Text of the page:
When most people think of banned books they think of parental challenges to books in public schools or public libraries. It is true that most of the book challenges (96%) reported to the American Library Association’s Office of Intellectual Freedom occur in those settings. They key word here is “reported.” There is a largely unremarked upon issue of banned books when it comes to prison settings.
In Thornburgh v. Abbott, 490 U.S. 401, 414-419 (1989), the U.S. Supreme Court applied a four factor test (taken from Turner v. Safley, 482 U.S. 78 (1987)) to prison regulations banning certain publications:
- Whether the governmental objective underlying the regulations at issue is legitimate and neutral, and that the regulations are rationally related to that objective.
- Whether there are alternative means of exercising the right that remain open to prison inmates.
- The impact that accommodation of the asserted constitutional right will have on others (guards and inmates) in the prison.
- The existence of obvious, easy alternative.
Which books are banned from prisons is largely a regulatory issue. In the Federal prison system, 28 C.F.R. § 540.71 (2018) provides the general procedures governing publications coming into prisons. States have their own regulations. Ohio’s can be found in the Ohio Admin. Code 5120-9-19.
The Tallahassee Democrat reported that 20,000 books have been banned in Florida prisons. The Human Rights Defense Center, which at one point sued over the banning of Prison Legal News, has also received a list of books banned by Florida prisons. Among the books related to prisons and prisoner rights banned:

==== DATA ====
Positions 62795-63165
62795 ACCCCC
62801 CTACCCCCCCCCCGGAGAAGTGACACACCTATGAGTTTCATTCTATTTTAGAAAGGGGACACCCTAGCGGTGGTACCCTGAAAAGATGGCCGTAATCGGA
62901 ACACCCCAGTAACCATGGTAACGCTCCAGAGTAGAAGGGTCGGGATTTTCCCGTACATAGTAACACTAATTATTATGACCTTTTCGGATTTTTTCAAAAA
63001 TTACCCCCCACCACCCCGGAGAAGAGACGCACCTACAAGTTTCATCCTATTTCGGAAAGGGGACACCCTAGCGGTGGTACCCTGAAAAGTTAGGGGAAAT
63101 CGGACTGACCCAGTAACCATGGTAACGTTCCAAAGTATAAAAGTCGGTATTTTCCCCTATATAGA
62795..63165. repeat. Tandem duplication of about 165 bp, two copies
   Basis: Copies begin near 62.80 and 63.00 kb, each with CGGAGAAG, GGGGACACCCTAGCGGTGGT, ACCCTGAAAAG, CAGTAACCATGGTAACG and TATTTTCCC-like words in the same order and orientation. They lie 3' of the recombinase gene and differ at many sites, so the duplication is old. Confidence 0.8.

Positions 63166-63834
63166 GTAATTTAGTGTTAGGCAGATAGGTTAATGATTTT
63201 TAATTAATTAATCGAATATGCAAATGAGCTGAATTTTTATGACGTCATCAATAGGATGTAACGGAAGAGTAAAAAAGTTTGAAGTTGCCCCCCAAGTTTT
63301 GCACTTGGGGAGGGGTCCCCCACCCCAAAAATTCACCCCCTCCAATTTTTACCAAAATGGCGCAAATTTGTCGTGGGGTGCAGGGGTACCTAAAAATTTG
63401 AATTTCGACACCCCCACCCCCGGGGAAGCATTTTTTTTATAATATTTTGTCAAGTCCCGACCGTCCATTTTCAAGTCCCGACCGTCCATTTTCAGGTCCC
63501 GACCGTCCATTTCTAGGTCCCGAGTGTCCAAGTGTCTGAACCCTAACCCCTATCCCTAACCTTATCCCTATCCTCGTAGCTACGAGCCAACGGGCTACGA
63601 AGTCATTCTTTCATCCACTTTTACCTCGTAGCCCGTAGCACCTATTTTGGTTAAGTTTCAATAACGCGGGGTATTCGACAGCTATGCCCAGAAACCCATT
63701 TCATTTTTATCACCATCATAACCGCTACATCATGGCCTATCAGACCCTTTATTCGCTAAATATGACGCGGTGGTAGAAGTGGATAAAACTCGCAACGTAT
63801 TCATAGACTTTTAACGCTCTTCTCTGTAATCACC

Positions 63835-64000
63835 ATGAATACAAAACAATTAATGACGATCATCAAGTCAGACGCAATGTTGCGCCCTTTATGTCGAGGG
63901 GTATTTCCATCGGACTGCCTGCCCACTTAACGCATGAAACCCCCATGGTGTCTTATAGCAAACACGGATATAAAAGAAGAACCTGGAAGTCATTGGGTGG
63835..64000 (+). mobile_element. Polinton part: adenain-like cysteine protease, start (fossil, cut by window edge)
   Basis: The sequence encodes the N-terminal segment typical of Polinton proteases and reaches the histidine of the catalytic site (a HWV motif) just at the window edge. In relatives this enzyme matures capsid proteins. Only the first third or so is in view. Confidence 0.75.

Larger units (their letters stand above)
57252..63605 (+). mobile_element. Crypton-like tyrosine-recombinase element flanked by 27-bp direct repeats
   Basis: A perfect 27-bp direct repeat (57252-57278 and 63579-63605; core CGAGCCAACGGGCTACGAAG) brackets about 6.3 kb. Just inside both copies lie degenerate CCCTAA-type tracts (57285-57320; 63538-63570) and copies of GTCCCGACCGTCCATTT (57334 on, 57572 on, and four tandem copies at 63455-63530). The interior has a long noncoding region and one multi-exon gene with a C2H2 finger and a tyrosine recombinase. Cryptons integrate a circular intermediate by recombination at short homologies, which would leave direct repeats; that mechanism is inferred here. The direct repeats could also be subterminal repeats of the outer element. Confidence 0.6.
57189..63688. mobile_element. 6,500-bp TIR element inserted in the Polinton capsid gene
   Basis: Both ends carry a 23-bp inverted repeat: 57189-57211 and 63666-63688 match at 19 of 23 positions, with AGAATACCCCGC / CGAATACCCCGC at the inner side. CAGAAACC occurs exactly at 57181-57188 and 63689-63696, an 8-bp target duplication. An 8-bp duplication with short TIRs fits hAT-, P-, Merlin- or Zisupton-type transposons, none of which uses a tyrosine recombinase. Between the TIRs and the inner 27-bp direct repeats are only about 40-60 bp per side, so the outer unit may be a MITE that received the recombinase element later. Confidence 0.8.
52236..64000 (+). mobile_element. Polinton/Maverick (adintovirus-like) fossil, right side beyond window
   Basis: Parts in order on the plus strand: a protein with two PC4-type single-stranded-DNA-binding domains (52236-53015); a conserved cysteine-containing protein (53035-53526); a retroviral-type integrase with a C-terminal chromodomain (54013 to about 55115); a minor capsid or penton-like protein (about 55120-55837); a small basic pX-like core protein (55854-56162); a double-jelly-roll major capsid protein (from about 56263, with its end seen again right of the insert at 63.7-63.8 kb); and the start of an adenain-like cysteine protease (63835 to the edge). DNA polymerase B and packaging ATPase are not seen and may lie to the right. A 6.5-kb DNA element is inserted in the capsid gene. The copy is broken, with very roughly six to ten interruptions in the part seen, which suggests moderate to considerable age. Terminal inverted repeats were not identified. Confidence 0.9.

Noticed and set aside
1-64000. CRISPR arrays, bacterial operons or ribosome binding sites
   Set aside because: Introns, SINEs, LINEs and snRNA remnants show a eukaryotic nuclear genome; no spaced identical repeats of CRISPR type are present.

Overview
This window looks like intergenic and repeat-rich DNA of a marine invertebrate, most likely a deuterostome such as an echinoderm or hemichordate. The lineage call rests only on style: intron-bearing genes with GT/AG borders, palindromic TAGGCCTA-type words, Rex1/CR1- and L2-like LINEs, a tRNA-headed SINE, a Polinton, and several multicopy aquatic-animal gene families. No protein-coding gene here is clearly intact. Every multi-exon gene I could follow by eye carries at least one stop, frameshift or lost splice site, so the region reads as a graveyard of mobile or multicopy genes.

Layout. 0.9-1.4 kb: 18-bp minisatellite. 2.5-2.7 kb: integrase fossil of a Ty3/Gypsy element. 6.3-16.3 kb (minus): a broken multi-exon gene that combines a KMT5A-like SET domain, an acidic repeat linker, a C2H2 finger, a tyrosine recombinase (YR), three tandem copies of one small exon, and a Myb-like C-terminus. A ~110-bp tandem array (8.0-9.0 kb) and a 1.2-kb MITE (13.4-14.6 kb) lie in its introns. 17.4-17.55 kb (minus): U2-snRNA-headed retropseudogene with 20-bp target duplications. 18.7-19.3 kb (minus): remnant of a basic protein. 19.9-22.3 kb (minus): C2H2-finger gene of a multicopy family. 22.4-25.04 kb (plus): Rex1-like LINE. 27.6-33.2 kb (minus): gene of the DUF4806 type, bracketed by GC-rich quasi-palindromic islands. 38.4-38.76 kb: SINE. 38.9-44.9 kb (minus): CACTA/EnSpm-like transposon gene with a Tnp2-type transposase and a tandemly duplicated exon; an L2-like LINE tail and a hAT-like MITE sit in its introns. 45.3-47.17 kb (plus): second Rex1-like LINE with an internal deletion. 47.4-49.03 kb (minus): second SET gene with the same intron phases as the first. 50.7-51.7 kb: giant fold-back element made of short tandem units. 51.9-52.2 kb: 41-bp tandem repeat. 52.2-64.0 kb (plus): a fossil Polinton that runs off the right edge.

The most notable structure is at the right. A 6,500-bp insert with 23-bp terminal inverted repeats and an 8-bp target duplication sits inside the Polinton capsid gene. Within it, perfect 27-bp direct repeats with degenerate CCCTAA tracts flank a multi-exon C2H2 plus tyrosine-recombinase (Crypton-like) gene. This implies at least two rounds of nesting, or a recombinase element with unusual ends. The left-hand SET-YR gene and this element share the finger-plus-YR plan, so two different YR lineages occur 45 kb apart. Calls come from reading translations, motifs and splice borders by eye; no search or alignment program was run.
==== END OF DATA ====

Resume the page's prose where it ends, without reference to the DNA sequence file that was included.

- How to Leave Prison Early (a book written by a Florida clemency attorney about clemency and parole)
- Law Man: Memoir of a Jailhouse Lawyer (a book written by a Georgetown professor and prison reform advocate)
- Disciplinary Self-Help Litigation Manual (informing prisoners of their rights when faced with the consequences of a disciplinary hearing)
- Prison Legal News
- Criminal Legal News
- Federal Prison Handbook (written by former prisoner and prison consultant to guide prisoners through the Federal prison system)
- 23/7 Pelican Bay Prison and the Rise of Long-Term Solitary Confinement
- Coming Out of the Concrete Closet
Florida is not alone in banning books related to prisoner rights. The Center for Constitutional Rights and the National Lawyers Guild filed a lawsuit in the Western District of Virginia challenging the Virginia Department of Corrections’ decision to ban their joint publication, the Jailhouse Lawyer’s Handbook, from all Virginia prisons. That suit was settled but that is just one banned publication of many. Other books that have been banned include books critical of policing and the prison system such as The New Jim Crow, Prison Nation, and Chokehold: Policing Black Men.
The Human Rights Defense Center obtained a thirty-three page list of printed materials and books that are screened and excluded from Ohio prisons. You can also read about banned book lists from other states at The Human Rights Defense Center and at Books to Prisoners. Even if a book is not banned, getting access to books is also an issue. Prisons in Ohio and other states have even banned book donations, requiring prisoners to purchase new books from approved vendors.
For more on this issue:
- Literature Locked Up: How Prison Book Restriction Policies Constitute the Nation’s Largest Book Ban
- Censorship in Prisons and Jails: A War on the Written Word
- The Marshall Project: Banning Books in Prison
“A dangerous book will always be in danger from those it threatens with the demand that they question their assumptions. They’d rather hang on to the assumptions and ban the book.” ― Ursula K. Le Guin (from In Support of Banned Books Week: Quotes on Censorship)